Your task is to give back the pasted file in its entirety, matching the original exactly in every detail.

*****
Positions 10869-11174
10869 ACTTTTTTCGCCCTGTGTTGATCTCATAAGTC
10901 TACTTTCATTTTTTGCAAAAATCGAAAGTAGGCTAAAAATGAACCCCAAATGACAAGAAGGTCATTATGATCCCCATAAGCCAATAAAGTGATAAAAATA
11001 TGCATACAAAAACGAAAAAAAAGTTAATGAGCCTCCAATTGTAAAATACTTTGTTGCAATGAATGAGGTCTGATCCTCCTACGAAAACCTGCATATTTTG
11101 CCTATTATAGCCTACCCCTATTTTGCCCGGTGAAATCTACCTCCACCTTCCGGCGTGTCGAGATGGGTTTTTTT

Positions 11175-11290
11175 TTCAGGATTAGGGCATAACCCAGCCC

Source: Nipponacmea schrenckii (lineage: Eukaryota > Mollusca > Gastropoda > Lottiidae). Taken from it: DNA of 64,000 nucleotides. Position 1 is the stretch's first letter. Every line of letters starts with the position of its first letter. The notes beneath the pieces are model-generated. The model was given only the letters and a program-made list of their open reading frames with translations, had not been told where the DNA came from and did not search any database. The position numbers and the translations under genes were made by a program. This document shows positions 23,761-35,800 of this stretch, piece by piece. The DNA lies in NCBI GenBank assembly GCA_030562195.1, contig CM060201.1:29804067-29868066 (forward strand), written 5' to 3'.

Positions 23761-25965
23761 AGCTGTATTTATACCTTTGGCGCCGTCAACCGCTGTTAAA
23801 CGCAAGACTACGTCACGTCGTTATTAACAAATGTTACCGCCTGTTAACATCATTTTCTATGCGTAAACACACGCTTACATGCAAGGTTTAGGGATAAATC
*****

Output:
Positions 10869-11174
10869 ACTTTTTTCGCCCTGTGTTGATCTCATAAGTC
10901 TACTTTCATTTTTTGCAAAAATCGAAAGTAGGCTAAAAATGAACCCCAAATGACAAGAAGGTCATTATGATCCCCATAAGCCAATAAAGTGATAAAAATA
11001 TGCATACAAAAACGAAAAAAAAGTTAATGAGCCTCCAATTGTAAAATACTTTGTTGCAATGAATGAGGTCTGATCCTCCTACGAAAACCTGCATATTTTG
11101 CCTATTATAGCCTACCCCTATTTTGCCCGGTGAAATCTACCTCCACCTTCCGGCGTGTCGAGATGGGTTTTTTT

Positions 11175-11290
11175 TTCAGGATTAGGGCATAACCCAGCCC

Source: Nipponacmea schrenckii (lineage: Eukaryota > Mollusca > Gastropoda > Lottiidae). Taken from it: DNA of 64,000 nucleotides. Position 1 is the stretch's first letter. Every line of letters starts with the position of its first letter. The notes beneath the pieces are model-generated. The model was given only the letters and a program-made list of their open reading frames with translations, had not been told where the DNA came from and did not search any database. The position numbers and the translations under genes were made by a program. This document shows positions 23,761-35,800 of this stretch, piece by piece. The DNA lies in NCBI GenBank assembly GCA_030562195.1, contig CM060201.1:29804067-29868066 (forward strand), written 5' to 3'.

Positions 23761-25965
23761 AGCTGTATTTATACCTTTGGCGCCGTCAACCGCTGTTAAA
23801 CGCAAGACTACGTCACGTCGTTATTAACAAATGTTACCGCCTGTTAACATCATTTTCTATGCGTAAACACACGCTTACATGCAAGGTTTAGGGATAAATC